"The biggest problem that we have, is that they don't have the answers," Black Economic Council spokesperson Yolanda Lewis said.
Those that filled the room wanted to know the root cause of the fire itself and what legal action might be taken against Chevron -- questions that officials could not answer, citing their active investigation.
"But I can't look you in the eye and tell you what that extent will be, because until we get the facts, we're not going to know," U.S. Environmental Protection Agency spokesperson Dan Meer said.
The smoke that blanketed the skies above neighborhoods is gone but its impact, for some, is still being felt.
"This is not my normal voice; this is my voice after Chevron, after the Chevron fire," Richmond resident Rita Xavier said.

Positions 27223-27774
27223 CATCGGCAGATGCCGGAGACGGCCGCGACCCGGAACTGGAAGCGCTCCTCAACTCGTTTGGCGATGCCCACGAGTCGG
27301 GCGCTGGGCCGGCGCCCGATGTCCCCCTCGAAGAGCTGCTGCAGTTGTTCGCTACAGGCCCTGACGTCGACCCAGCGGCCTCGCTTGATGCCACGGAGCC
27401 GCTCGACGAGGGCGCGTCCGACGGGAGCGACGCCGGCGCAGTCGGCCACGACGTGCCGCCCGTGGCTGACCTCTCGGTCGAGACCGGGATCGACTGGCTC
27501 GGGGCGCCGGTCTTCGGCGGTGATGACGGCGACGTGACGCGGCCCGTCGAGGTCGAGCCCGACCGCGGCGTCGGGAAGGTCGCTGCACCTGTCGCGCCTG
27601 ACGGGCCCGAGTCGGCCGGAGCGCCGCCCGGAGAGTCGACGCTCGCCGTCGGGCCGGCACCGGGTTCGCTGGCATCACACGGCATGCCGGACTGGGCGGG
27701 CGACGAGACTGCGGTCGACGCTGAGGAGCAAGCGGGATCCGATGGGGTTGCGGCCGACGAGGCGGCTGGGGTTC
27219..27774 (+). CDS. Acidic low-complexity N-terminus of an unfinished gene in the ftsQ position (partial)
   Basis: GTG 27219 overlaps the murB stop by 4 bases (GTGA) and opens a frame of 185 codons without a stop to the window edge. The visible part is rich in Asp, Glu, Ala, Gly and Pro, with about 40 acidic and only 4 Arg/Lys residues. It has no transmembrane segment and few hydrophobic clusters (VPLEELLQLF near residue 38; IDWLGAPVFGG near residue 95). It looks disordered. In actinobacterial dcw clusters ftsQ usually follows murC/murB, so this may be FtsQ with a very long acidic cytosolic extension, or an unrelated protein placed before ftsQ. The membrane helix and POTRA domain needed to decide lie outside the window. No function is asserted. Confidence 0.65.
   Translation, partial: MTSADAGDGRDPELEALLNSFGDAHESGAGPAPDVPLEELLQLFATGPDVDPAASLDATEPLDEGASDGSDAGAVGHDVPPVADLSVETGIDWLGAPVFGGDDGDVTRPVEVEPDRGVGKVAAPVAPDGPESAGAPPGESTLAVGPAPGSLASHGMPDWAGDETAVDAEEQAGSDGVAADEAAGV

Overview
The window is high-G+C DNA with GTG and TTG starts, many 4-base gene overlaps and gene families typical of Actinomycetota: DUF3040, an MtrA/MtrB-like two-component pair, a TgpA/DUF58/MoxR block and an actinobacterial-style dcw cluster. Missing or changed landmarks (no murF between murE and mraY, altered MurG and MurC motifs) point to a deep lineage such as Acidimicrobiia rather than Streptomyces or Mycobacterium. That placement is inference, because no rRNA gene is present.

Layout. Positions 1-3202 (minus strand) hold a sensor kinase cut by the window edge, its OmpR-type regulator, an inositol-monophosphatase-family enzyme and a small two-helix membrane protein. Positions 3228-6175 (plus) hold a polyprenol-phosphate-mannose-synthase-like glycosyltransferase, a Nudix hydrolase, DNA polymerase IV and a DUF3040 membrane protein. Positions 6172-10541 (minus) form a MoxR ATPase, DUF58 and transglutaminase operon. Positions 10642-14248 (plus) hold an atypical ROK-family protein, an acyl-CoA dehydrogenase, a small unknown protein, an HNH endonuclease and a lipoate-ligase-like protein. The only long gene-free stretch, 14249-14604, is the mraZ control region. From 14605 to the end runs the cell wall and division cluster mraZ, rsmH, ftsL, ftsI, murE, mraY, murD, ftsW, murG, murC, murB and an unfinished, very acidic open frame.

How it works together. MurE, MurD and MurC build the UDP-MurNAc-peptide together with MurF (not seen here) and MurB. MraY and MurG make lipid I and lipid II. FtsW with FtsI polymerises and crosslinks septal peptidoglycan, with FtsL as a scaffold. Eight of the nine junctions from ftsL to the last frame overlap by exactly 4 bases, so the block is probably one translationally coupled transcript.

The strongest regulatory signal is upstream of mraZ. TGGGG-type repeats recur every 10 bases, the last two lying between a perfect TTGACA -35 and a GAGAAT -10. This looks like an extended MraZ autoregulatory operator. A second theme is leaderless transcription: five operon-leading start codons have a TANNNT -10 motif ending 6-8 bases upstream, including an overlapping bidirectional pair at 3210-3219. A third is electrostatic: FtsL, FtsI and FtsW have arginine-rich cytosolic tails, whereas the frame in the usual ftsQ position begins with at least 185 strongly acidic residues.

On the August 6, the refinery set off sirens that blared for hours and could be heard for miles. A thick, plume of black smoke stretched across Contra Costa County as residents were given the order to shelter in place.
Three weeks later, residents are still asking what exactly was in that plume of smoke.
Experts are waiting for the results of air samples to answer that question conclusively. Until then, many are wondering if there will be changes made to the industry and if anyone will be criminally liable for all that has happened.
"I would love to tell you that we're going to fine them 'x' amount of money and they're going to have to do this that and the other thing but until we have all the facts, I just can't do that," Meer said.
Investigators say a full report could take more than a year to complete.